Zygmunt Bauman’s conclusion in “Zizek and Morin on monotheism” (from “On Education”) smacks of an intelligently ironic distance which I feel we must adopt more as we find rooms for critique in a neoliberal system touted to be encompassing.
Bauman’s advice: “take the status quo… at its word and so confront it with the full volume of the ambitions it inspires… and endorses—a volume which far exceeds its powers to support it. And so the demands… are bound to accomplish a truly revolutionary feat: to discredit the status quo, lay bare its impotence, and thereby prompts its collapse.”
I was thinking about the resumption of classes and the customary Brigada Eskwela weeks before it when I recall Bauman. Weeks ago, my tita from my mother’s side—one that is dominantly composed of teachers—posted pictures of her and her colleagues doing the typical work done during Brigada. They were designing the classroom, arranging cabinets and chairs, posting class schedules on the doors. My tita used captioned the pictures with #bayanihan, referring to that Filipino value of helping one another and the context of community living.
My initial reaction I would describe now as a bit too pessimistic, if not cynical. I was clutching on a familiar reading: the Brigada Eskwela week only acts as symptom of the inadequacies of the government, proof of the oft-cited faults in our education system. I completely dismissed the positive Bayanihan spirit that was at work in the pictures and is activated in general during Brigada Eskwela.
Before going back to Bauman, let me cite Henri Lefebvre, whose “The Sociology of Marx,” I am currently reading and which also helped me to arrive at these ruminations. In the last major part of the book, “Political Sociology: Theory of the State,” Lefebvre reaffirms and belabours the familiar—and I think insufficiently understood—Marxist proposal of abolishing the state. Lefebvre laments the privileging of “political practice,” represented by the bureaucratic state at the expense of “social practice.” The possibilities for the members of society to assert their agency are thwarted as the state gains this “seemingly autonomous power,” to use Marx’s phrase. The construction of society then—its laws, institutions, norms, accepted behaviours among others—is left mainly at the hands of the bureaucratic state, “under the name of the ‘general’ interest, subordinating the actual interest of society to the interests of ruling groups and government bodies” (157). Contra this, the Marxist alternative, to put it in very general terms, is democratizing the venues for determining the needs of society and the ways by which these needs can be fulfilled.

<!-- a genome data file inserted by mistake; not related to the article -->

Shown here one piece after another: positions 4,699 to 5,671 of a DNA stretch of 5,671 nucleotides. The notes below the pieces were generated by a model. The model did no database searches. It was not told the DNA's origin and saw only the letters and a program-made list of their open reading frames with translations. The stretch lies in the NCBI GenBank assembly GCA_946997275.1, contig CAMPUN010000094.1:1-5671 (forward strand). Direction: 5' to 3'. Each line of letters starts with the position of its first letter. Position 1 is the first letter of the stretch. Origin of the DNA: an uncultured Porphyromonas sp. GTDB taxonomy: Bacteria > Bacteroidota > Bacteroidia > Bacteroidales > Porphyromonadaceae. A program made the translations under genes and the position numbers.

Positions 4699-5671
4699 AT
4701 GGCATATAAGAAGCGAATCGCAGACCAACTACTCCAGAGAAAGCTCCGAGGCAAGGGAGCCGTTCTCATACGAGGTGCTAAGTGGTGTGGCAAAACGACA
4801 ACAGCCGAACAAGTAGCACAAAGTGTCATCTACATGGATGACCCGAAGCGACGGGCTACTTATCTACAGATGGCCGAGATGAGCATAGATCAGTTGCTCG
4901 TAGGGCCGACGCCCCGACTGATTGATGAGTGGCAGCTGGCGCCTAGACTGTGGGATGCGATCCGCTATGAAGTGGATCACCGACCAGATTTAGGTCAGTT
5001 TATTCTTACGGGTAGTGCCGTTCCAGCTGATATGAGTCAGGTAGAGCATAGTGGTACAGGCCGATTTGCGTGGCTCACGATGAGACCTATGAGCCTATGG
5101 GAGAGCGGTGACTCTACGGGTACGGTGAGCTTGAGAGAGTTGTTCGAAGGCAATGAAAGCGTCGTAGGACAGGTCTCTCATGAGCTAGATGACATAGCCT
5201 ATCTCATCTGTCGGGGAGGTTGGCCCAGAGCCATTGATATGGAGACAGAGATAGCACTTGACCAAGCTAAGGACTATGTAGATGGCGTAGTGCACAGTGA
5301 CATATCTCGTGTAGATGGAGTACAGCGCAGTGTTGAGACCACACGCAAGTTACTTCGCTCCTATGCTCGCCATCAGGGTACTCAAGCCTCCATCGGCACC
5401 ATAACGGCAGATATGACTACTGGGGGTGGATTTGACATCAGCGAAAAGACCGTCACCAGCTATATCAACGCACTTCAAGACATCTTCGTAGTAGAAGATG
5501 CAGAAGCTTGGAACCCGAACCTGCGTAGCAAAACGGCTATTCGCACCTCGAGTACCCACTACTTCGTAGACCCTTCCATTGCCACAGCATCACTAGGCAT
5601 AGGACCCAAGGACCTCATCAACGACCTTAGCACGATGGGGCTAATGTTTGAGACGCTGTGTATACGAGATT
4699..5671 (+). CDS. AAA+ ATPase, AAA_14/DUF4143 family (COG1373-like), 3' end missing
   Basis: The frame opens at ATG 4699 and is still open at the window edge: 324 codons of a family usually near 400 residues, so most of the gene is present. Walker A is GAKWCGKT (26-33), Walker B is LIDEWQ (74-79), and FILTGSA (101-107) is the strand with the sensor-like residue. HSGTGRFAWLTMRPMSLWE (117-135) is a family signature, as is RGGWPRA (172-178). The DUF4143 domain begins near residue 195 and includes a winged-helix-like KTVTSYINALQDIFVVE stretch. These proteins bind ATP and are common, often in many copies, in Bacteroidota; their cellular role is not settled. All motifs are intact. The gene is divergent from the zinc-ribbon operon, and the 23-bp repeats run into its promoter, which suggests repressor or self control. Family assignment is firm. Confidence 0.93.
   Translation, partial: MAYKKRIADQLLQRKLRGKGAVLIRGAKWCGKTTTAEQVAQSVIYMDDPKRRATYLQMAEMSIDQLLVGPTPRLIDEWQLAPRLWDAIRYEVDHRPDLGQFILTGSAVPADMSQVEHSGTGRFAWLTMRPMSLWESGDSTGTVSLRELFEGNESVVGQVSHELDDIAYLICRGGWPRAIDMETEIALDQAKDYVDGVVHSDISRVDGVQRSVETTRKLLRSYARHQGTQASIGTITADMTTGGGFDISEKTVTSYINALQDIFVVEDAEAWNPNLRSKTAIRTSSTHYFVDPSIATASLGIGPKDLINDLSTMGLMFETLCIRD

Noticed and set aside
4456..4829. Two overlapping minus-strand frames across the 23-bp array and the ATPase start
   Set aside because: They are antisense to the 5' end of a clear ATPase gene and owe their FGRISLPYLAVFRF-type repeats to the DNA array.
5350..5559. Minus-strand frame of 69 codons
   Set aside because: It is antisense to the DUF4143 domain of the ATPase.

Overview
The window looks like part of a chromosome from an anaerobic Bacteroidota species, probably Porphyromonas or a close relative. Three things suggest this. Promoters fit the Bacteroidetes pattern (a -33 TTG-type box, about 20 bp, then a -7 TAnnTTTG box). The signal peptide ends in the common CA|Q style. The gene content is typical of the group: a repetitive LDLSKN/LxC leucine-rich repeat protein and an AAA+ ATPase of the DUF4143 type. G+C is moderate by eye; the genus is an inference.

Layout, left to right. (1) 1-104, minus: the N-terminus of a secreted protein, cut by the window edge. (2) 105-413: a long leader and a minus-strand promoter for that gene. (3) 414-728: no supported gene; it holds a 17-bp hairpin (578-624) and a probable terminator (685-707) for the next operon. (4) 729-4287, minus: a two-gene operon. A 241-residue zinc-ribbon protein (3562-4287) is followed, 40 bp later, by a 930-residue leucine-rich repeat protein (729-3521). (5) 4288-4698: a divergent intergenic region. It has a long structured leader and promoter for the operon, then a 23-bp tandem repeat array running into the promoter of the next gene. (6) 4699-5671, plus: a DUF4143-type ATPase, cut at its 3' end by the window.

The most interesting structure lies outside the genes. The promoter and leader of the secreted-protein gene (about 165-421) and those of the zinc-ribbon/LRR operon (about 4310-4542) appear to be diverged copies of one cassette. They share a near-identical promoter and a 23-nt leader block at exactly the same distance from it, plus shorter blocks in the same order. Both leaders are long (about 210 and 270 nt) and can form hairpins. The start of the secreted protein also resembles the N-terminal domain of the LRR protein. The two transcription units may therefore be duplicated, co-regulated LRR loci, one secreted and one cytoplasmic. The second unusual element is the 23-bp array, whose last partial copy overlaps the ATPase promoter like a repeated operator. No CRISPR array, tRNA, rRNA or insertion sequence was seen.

Do we not see in Brigada Eskwela an actual execution of a promising, some would say ideal, setup developed by the Marxists? Not only: the state is useless. But: the state is useless so why is it still there, why do we still yield to it? Can we not hail the practice of Brigada Eskwela as an exponent of that “self-management” Lefebvre was talking about in relation to the long-term program of rendering the state useless?
And to end, we go back to Bauman: the practice of Brigada Eskwela confronts, even mimics the way things are at present. Annual talks about the national budget never fail to highlight how the education sector gets the highest budget [but only among social services] and thus obscures the fact that debt servicing and the military are the ones really prioritized. And even granting that the sector of education get these billions of billions of funds, how can we explain the shortages—classrooms, textbooks, qualified teachers and so on and on and on…—that still persist and become news fodder every June?
Let us heed Bauman: let us take the status quo and the bureaucratic state which protects it at its word (education sector gets the highest budget blah blah blah) and then take actually existing practices (i.e. Brigada Eskwela, which unsurprisingly can be tied to some of the ‘ideals’ of Marxist visions) to reveal how limited and impotent it is.
The bureaucratic state is too high and mighty and rotten and we know it; we are not really part of it and it hardly ever represented our interests. Always, it is time to do a collective brigade—for our schools, our hospitals, our gardens and farms, and everything that is dear and important to our shared lives.